Fresh off the band outside giving up, Charles Sumner proceeded to congratulate his constituents on existing. Their movement proved that Slave Power had become the great issue of the day, which no politician could adjust away with cunning “intrigues”. “[T]he subject of subjects” would sleep no longer, but must take its place in the halls of Congress. The Slave Power filled
the very halls of the Capitol, while it overshadows and darkens other subjects. There it will continue, till driven into oblivion by the irresistible Genius of Freedom.
A threat and a promise in one: if antislavery did not triumph than the dark reign of slavery would continue forever. But if good antislavery men kept up and -hint, hint– sent Charles Sumner to the Senate, then a new era may dawn. But Sumner could only hope, given the dismal state of the nation in late 1850. He knew it looked bad:
The wave of reaction, after sweeping over Europe, has reached our shores. The barriers of Human Rights are broken down. Statesmen, writers, scholars, speakers, once their uncompromising professors, have become professors of compromise. All this must be changed. Reaction must be stayed. The country must be aroused. The cause must again be pressed, -with the fixed purpose never to moderate our efforts until crowned by success.
All those Daniel Webster types who changed their stripes in the name of compromise had only turned traitor. Massachusetts could not let them get away with it, but must repudiate their politics for a new form. That meant setting the nation on the right course, “the side of Freedom” against “[t]he policy of Slavery.” Until free soilers routed that “fruitful parent of national ills,” they could not rest or the land would sink ever deeper under the Slave Power’s weight. To keep up the fight, patriotic American men “of all parties and pursuits” must join together:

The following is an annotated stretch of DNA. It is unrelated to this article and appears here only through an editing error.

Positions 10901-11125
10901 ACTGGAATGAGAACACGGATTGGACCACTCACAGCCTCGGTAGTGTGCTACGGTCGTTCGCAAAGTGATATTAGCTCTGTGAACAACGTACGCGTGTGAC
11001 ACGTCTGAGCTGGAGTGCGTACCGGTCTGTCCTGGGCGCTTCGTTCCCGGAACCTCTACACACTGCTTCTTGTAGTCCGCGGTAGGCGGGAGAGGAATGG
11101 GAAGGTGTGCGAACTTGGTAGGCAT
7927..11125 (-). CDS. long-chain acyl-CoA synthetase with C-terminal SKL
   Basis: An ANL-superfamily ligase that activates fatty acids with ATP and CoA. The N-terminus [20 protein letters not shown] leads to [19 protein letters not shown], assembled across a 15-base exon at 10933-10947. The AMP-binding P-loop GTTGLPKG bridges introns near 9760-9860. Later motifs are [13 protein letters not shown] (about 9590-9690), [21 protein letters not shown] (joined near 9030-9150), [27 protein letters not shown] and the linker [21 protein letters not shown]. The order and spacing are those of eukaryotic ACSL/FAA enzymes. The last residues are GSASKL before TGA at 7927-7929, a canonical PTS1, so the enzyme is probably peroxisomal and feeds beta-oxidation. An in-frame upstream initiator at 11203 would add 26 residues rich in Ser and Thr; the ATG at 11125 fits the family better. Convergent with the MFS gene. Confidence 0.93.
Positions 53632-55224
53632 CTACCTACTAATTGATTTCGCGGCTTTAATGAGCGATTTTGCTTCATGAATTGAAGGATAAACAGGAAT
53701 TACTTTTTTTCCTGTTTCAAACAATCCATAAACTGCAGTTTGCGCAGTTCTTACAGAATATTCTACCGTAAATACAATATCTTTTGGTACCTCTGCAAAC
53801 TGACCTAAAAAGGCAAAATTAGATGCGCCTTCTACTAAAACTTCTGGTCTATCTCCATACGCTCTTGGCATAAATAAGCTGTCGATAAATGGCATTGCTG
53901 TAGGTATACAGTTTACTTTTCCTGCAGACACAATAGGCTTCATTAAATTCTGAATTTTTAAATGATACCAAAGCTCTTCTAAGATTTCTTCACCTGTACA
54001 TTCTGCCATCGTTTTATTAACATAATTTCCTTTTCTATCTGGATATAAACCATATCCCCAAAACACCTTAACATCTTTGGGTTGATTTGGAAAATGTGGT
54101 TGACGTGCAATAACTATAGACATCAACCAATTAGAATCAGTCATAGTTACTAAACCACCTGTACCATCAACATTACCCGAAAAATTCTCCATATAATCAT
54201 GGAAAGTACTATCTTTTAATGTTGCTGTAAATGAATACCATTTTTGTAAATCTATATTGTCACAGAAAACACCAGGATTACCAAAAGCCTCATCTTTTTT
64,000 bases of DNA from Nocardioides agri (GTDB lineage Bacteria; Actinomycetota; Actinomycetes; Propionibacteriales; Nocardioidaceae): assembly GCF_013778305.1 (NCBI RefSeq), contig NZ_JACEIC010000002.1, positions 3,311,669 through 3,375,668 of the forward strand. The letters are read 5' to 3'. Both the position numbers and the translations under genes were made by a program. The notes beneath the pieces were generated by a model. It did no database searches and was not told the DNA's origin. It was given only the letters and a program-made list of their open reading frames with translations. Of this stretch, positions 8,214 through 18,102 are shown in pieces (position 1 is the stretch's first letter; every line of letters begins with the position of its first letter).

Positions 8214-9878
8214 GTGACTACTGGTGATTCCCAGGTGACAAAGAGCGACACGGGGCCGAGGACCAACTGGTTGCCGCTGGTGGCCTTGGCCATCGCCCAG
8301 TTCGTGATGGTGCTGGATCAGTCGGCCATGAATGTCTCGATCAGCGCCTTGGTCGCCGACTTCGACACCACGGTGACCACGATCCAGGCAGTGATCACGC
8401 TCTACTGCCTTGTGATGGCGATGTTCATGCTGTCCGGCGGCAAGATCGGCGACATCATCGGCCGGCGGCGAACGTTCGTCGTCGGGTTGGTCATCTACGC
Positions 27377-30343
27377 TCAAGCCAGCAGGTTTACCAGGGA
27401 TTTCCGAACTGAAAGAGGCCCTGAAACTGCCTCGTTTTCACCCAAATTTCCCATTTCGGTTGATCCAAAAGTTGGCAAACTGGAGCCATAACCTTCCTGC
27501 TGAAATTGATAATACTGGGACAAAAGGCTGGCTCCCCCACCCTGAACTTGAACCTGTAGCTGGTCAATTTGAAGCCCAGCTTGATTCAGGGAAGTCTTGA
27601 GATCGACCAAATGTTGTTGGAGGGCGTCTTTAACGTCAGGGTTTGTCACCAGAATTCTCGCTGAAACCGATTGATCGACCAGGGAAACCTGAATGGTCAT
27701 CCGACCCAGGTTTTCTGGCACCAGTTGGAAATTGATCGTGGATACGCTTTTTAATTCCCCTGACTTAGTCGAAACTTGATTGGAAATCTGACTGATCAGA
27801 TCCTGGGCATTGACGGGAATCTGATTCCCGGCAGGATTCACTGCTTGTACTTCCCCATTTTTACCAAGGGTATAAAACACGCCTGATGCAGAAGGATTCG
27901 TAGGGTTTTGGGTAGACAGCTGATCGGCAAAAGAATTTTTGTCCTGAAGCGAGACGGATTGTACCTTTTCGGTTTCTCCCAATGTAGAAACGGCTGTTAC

Welcome here the Conservative and the Reformer! for our cause stands on the truest Conservatism and the truest Reform. In seeking the reform of existing evils, we seek also the conservation of the principles handed down by our fathers. welcome especially the young! To you I appeal with confidence. Trust to your generous impulses, and to that reasoning of the heart, which is often truer, and it is less selfish, than the calculations of the head.
The Free Soilers needed to take all comers anyway, so they may as well roll out the welcome mat. The Massachusetts right, particularly the textile mill owners who had a direct, financial interest in slavery all their professional lives, would take rather longer to get on board than the flower of the Bay State’s youth or its antislavery left. It took the Kansas-Nebraska Act four years later to convince many. The flower of the Boston aristocracy thought little of Sumner personally even then, making him a less than convincing recruiter for the cause, but new parties must accept any support they can get. If a few crusty Cotton Whigs came to overlook Sumner’s fiery rhetoric, then he would take them along with the starry-eyed young idealists.